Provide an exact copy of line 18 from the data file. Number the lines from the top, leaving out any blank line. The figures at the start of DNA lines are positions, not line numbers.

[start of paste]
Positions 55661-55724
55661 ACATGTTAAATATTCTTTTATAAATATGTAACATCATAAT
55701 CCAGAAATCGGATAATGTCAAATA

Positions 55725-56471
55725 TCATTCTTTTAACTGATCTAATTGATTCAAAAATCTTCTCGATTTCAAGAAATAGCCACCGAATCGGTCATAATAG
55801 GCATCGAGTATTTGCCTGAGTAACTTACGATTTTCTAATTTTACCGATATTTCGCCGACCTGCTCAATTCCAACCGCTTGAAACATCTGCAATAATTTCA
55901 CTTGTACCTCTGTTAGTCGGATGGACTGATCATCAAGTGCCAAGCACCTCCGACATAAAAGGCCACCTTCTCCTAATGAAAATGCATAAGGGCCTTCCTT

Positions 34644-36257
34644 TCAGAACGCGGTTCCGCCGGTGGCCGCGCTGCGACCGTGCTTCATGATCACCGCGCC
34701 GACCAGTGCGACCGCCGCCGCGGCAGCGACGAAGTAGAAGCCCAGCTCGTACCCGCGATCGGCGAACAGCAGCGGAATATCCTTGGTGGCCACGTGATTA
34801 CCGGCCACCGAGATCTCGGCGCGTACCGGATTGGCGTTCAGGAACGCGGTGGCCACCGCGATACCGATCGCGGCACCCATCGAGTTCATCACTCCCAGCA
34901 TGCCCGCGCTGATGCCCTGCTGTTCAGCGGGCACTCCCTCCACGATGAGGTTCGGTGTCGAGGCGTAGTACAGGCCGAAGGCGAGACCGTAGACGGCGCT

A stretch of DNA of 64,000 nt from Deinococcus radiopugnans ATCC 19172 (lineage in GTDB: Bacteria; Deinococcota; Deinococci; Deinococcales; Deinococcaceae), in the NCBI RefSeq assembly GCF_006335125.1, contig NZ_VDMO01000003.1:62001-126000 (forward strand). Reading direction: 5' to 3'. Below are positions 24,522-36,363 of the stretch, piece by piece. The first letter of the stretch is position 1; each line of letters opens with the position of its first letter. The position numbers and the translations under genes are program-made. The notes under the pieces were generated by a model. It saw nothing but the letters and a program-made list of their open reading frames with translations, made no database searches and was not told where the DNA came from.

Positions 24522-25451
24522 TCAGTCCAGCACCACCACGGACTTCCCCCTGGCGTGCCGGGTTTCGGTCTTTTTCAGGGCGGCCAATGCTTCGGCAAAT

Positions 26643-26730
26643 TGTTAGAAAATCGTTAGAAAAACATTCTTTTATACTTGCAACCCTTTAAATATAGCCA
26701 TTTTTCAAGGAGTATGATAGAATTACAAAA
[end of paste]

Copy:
26701 TTTTTCAAGGAGTATGATAGAATTACAAAA